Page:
Russ Darrow's first store was a Chrysler dealership he purchased in 1965 when he was 25 years old in West Bend, WI. Now he is the incoming chairman of the American International Automobile Dealers Assn.

Out of his 15 dealerships, 11 are import stores. The Darrow group ranked 85th on last year's Ward's Megadealer 100 with $410 million in total revenue.

His focus the next few months, at least, is less on matters affecting import dealers only, but on breaking the credit malaise gripping the entire country — a problem plaguing every dealer.

“It's obviously been a year like none other we've ever seen,” Darrow says. “As it relays to AIADA, Detroit's problems are America's problems. We need to stress the urgency of increasing sales for everybody.”

One of his goals is to work to lessen the pressure on dealer inventories while helping dealers find ways to increase showroom traffic.

Dealers can't sell cars because people are concerned about the economic recession and the ones who want to buy, are having trouble getting financed in many areas of the country.

As a result, dealer inventories are swelling causing floor plan lenders to enforce or enact tough policies of paying down the principal owed on inventory.

“Unless we start unclogging the inventories, dealers are going to continue to be at risk,” Darrow says.

As he takes the reins of AIADA from South Carolina dealer Jim Hudson this year, Darrow is putting together a list of priorities for the association.

One is lobbying the government for a consumer stimulus package that provides a $1,000 - $2,000 cash rebate (not a tax credit) for a 60-day period to every individual and small business who buys a new vehicle of any make or model, including imports. The government can then lower the incentive for the next 30 days, Darrow says.

Darrow believes the incentive will get people into the showroom buying vehicles driving down inventory levels. At the same time, provided finance firms begin lending to dealers again, dealers will be able to order new inventory pushing the industry back to a 12 million unit sales year.

“That's not all that great,” Darrow admits. “But at least it's not at the 10 million depressed level with all of the resulting unemployment.

“Whether you're a third-world country or the U.S., nothing happens until you sell something. That's how money changes hands, and we're not seeing that happen right now.”

Darrow also wants to shift the immediate attention off bail out and bridge loan activity to a conversation about consumer and dealer financing, which is where our attention needs to be, he says.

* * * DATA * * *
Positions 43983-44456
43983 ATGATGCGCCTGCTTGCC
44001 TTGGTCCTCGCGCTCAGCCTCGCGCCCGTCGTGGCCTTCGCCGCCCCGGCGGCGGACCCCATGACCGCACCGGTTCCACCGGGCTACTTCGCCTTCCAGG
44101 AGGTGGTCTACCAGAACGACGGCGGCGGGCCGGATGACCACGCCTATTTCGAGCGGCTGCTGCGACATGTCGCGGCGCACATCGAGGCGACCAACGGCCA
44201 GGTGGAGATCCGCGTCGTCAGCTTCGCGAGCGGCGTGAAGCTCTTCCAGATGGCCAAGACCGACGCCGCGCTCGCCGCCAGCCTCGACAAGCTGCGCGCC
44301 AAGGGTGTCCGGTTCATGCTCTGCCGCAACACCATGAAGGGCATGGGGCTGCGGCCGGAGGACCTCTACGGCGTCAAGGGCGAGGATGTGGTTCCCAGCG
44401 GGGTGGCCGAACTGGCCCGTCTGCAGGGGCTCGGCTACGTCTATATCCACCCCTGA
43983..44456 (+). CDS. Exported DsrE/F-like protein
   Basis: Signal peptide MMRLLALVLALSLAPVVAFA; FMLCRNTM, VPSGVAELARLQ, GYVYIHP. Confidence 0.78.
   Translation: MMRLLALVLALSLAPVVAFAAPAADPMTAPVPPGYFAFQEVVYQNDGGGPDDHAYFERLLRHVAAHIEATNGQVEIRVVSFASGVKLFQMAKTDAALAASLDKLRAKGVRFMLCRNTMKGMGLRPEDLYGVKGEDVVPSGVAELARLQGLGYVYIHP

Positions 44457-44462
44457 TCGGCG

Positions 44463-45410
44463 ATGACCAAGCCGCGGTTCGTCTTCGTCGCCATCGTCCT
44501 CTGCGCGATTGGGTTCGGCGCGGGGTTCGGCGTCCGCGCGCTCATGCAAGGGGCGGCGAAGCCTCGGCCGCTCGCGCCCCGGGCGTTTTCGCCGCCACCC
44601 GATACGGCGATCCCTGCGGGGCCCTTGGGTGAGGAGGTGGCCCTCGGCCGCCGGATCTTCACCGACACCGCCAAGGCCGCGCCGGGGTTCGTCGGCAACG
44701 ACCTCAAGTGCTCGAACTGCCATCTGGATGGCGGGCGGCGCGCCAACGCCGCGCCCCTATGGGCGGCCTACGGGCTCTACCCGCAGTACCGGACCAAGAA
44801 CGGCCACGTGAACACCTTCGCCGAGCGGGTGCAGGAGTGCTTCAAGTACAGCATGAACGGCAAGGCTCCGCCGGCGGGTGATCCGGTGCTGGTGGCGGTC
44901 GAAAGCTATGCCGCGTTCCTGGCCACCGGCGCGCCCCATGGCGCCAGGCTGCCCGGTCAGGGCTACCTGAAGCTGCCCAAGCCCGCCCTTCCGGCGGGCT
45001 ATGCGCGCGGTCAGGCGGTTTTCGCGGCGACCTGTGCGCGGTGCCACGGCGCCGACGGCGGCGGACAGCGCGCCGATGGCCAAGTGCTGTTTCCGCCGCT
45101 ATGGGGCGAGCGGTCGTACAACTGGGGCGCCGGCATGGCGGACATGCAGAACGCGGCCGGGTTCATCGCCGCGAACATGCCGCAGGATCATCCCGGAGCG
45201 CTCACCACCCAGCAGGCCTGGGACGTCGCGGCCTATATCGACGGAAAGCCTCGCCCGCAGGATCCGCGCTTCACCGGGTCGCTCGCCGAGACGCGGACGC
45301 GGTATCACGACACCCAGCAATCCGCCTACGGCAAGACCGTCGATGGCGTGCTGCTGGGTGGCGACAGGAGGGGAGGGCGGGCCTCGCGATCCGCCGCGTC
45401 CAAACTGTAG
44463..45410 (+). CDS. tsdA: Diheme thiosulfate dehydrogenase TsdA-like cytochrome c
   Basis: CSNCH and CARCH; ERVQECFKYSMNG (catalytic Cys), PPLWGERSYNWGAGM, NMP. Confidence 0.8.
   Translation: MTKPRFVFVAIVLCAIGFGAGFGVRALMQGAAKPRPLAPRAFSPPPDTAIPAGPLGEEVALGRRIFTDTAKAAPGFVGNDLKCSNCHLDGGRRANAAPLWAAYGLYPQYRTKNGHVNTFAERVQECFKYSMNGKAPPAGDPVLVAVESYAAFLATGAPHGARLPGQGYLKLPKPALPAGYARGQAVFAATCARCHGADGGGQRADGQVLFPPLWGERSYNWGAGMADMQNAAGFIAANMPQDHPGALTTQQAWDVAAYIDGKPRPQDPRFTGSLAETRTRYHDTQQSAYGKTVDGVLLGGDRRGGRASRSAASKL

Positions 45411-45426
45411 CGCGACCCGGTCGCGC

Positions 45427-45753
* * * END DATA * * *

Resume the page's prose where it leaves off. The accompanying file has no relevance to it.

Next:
First, the government needs have more oversight on how the initial $300 billion bailout money was spent, Darrow says.

“Obama's administration needs to change the rules a little bit,” he says. “It needs to force more transparency from the banks that received that money.” Darrow contends the money banks received is not being used for its intended purpose — lending money to customers and small businesses.

Darrow suggests setting a dollar amount or percentage of the money banks received that has to be used for loans.

“In the past we always talked about the trickle-down effect,” Darrow says. “That's not working now. Those funds need to be blown down. It needs to get into the hands of small businesses quickly.”

He also wants to see GMAC LLC and any other captive finance firm that obtains bank-holding status to be required to use some of the money to reestablish the captive financing business. For that to happen, the large New York and international-based firms need to help further the process by discounting the money they lend as well as return to securitizing the loans the smaller institutions want to write.

Banks also have to return to leasing if sales are to rebound, Darrow says. “Right now, leasing represents 12%-14% of total new-vehicle sales for all brands,” he says. “Last year, it was 20% for GM and 25%-30% for Chrysler.”

Darrow, during his interview with Ward's, refrains from talking much about his business, but did say he made some adjustments last year because of the recession, including selling four franchises late in 2007. His group includes Toyota, Scion, Honda, Mitsubishi, Kia, Suzuki and Nissan, along with finance and fleet companies. The firm sold more than 15,000 new and used vehicles in 2007.

Darrow has been involved politically for a long time, playing an active part in AIADA along with an unsuccessful run as a republican for a U.S. Senate seat in Wisconsin in 2004.

Darrow has a keen sense of humor and will be a lively and vocal advocate this year for the import association.